Star Trek Is The Original Cinematic Shared Universe?

Star Trek became the first shared screen universe with the airing of the two-part Original Series episode "The Menagerie."

By Chris Snellgrove | Updated

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Since 2008, fans have been going crazy for Marvel movies for the simple reason that they have a shared cinematic universe, meaning that all of these collective films (and later, television shows) are all helping to tell one big story that grows ever larger. However, Marvel didn’t invent the idea of a shared cinematic universe, with many fans belatedly giving that credit to the old Universal Pictures monster movies. Recently, IGN argued something so controversial and yet so brave: that Star Trek is, in fact, the first proper cinematic shared universe.

Before you horror fans jump on us, let’s get right to it: why shouldn’t we consider the Universal movie monsters to have created the cinematic universe, especially when it featured multiple films of these familiar characters duking it out? The short answer is that those films usually broke continuity in major and minor ways just so these monsters would have a reason to fight (reanimated corpses and undead vampires and lycanthropes aren’t exactly natural enemies).

So while it’s undeniably fun to watch Frankenstein encounter the Wolfman, the sheer amount of continuity that gets thrown out means these films never enjoyed a true shared universe like Star Trek eventually would.

Meanwhile, Star Trek’s shared universe goes back to the beginning, though this wasn’t the initial intention of creator Gene Roddenberry. He originally filmed a very different pilot featuring Captain Pike (yes, the same character we see each week in Strange New Worlds), but when that fizzled, he got a chance to film a new pilot featuring William Shatner as Captain Kirk. For a brief time, that original pilot was left in a kind of non-canonical limbo.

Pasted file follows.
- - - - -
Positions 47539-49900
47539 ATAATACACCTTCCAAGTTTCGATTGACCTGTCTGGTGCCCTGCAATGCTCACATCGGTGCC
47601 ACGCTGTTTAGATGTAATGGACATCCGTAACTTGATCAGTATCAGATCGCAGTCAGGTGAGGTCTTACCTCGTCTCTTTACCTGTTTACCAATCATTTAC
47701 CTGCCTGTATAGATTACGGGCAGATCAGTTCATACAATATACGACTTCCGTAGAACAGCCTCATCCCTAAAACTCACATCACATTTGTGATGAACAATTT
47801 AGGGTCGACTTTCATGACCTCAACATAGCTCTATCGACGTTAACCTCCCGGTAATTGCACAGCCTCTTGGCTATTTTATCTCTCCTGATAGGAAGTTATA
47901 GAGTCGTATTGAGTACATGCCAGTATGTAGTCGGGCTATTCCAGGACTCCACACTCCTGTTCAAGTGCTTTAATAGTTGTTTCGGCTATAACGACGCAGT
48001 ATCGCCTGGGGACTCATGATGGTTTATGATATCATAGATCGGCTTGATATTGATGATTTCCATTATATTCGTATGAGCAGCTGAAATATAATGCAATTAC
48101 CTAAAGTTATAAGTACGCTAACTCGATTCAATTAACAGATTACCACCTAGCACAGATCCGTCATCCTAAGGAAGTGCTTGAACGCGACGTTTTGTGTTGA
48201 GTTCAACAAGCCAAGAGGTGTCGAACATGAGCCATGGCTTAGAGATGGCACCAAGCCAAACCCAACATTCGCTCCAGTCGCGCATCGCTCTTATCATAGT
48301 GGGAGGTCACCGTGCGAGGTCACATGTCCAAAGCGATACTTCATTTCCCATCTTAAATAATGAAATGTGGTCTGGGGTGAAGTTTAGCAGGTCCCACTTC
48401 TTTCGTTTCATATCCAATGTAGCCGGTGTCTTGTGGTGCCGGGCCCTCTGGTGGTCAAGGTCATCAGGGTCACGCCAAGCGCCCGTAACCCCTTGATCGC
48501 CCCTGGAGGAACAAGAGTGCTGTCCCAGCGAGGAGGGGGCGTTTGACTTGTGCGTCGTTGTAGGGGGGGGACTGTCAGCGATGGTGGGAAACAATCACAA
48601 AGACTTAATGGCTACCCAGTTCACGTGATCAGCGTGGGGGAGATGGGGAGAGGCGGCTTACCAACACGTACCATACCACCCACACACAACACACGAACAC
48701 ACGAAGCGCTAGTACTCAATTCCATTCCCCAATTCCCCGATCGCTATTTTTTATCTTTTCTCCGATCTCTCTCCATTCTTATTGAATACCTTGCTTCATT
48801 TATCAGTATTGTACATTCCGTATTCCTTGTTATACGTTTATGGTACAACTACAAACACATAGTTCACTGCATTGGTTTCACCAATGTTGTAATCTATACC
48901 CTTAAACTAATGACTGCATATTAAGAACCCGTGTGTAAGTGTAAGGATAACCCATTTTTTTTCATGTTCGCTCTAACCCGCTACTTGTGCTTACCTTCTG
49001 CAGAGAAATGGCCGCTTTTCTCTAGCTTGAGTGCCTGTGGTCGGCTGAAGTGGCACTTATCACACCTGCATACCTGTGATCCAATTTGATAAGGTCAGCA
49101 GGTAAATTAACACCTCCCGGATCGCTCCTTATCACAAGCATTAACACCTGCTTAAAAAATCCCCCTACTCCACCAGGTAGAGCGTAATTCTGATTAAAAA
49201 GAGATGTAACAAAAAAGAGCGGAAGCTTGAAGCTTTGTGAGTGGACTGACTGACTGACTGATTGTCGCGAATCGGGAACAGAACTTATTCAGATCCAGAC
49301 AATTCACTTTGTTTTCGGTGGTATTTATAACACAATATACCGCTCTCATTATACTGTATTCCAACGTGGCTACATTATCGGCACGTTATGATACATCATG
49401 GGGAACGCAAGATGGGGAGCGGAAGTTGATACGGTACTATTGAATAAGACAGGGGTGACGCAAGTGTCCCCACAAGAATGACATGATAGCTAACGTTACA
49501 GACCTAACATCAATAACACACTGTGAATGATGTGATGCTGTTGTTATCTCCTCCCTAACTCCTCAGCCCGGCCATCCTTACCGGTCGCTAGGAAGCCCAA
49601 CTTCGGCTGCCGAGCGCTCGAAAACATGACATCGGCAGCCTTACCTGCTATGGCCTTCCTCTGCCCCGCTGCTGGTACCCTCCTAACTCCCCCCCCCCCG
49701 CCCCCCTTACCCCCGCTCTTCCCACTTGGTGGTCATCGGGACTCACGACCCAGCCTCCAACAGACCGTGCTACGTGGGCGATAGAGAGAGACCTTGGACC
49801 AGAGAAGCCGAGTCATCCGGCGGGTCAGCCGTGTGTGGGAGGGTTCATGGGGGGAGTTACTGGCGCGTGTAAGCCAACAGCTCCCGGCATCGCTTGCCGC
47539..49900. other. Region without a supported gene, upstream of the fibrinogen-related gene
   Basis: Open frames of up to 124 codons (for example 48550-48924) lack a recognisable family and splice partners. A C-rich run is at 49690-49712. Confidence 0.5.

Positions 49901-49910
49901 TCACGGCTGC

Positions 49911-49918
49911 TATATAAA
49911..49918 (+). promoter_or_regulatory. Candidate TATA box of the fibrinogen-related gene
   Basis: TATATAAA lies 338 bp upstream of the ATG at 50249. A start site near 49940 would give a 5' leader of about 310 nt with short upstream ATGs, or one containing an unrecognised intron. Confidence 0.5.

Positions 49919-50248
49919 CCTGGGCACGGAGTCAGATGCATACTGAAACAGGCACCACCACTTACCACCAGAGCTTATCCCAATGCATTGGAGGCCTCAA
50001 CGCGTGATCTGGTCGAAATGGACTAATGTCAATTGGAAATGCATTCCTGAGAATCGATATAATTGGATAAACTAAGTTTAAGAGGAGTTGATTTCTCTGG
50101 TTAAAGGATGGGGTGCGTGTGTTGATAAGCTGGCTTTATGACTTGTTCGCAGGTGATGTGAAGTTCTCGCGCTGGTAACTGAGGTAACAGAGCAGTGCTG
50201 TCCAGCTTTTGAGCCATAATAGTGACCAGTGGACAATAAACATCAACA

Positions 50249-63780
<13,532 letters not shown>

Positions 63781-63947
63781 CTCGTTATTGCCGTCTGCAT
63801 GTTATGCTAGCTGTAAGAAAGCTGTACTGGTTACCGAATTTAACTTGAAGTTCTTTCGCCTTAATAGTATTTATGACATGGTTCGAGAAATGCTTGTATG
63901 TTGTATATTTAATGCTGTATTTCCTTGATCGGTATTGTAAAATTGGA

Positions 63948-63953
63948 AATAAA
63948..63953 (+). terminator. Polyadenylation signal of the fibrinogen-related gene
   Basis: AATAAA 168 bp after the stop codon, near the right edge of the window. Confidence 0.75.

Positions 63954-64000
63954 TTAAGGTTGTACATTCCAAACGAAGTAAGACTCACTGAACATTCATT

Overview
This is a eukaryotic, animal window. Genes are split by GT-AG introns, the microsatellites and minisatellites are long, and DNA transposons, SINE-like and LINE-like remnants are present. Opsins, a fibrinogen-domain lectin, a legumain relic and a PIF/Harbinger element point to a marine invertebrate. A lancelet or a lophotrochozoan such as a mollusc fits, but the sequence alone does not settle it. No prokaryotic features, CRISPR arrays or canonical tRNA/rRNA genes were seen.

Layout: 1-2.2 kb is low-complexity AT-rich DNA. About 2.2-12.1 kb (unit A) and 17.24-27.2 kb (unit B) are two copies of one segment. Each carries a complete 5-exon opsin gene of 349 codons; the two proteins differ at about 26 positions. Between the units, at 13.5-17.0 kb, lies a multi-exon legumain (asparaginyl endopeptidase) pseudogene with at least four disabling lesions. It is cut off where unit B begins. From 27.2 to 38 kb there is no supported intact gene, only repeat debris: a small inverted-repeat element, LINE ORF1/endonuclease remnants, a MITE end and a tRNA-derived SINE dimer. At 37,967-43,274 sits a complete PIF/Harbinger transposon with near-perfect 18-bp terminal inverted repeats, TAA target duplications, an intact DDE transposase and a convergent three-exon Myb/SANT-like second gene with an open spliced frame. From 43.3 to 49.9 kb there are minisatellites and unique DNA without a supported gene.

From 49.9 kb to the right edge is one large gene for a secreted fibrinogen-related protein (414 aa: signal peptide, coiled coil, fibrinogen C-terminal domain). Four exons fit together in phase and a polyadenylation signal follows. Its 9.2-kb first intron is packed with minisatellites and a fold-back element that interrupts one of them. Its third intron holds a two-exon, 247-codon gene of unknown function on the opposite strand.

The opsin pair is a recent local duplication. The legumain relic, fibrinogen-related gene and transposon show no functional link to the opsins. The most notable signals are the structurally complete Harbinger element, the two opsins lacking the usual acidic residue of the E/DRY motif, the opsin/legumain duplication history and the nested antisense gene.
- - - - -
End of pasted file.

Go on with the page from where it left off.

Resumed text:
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William Shatner as James Kirk and Sean Kenney as Christopher Pike in “The Menagerie: Part II” –
Star Trek: The Original Series, S1 E12

That didn’t last long, though, because the first season of Star Trek: The Original Series featured a two-part episode called “The Menagerie” that incorporated footage from the first pilot. For Trek nerds, this was a major addition to the canon: suddenly, we knew about the Enterprise having a previous captain and that Spock served under him along with a mysterious woman known only as Number One.

This was effectively Star Trek’s first crossover with itself, and arguably the beginning of its shared cinematic universe.

After the end of Star Trek: The Original Series, the series became more self-referential and continued to flex its shared universe. Not only did The Animated Series make frequent callbacks to the earlier series, but the fan-favorite movie The Wrath of Khan effectively became a big-screen, big-budget sequel to The Original Series episode “Space Seed.”

The success of these films led to Star Trek: The Next Generation, which expanded this universe while also featuring occasional cameos from Original Series actors.

The success of Star Trek: The Next Generation led to more spinoffs like Deep Space Nine and Voyager which expanded on the original canon, and we eventually got new feature films set in a brand new continuity. But due to sheer fan demand, Trek came back to television in a big way with Star Trek: Discovery, which was originally a prequel to The Original Series.

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Sonequa Martin-Green as Captain Michael Burnham in Star Trek: Discovery

In addition to the core cast, this show also re-introduced the core of the show that would become Strange New Worlds: Pike, Spock, and Number One were back, and the circle of Star Trek’s shared cinematic universe was now complete.

While the so-called “NuTrek” has occasionally been divisive, it continues to add depth to this shared universe, including Star Trek: Discovery making some deep callbacks to The Animated Series. And now, the live-action Strange New Worlds is getting a high-profile crossover with the hit animated show Lower Decks.

Any other franchise would likely mess this up big time, but since Star Trek has nearly 900 episodes of cinematic shared universe (and counting), we’re confident the writers, directors, and actors are going to stick the landing in a big way.